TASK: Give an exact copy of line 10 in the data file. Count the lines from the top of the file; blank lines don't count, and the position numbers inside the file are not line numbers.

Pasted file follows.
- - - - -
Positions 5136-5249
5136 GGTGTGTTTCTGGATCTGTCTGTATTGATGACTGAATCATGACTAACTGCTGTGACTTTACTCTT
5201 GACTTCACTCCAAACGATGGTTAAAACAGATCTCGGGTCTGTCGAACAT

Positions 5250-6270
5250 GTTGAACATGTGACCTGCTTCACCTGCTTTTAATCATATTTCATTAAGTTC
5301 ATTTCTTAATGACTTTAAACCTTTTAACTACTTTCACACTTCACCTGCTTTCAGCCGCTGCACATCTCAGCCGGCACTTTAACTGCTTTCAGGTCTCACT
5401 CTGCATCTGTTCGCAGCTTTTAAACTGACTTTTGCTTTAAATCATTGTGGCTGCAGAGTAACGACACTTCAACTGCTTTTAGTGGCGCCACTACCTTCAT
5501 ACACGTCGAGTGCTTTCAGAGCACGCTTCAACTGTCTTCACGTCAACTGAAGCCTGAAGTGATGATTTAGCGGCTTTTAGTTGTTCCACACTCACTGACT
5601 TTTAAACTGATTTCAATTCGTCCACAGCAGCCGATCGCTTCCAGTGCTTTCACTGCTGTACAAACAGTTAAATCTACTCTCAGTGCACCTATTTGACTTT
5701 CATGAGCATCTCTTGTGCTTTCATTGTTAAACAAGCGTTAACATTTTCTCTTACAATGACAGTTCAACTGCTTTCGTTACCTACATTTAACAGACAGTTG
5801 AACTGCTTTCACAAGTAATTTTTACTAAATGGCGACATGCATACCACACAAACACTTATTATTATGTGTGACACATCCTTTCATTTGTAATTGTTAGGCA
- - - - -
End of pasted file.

5701 CATGAGCATCTCTTGTGCTTTCATTGTTAAACAAGCGTTAACATTTTCTCTTACAATGACAGTTCAACTGCTTTCGTTACCTACATTTAACAGACAGTTG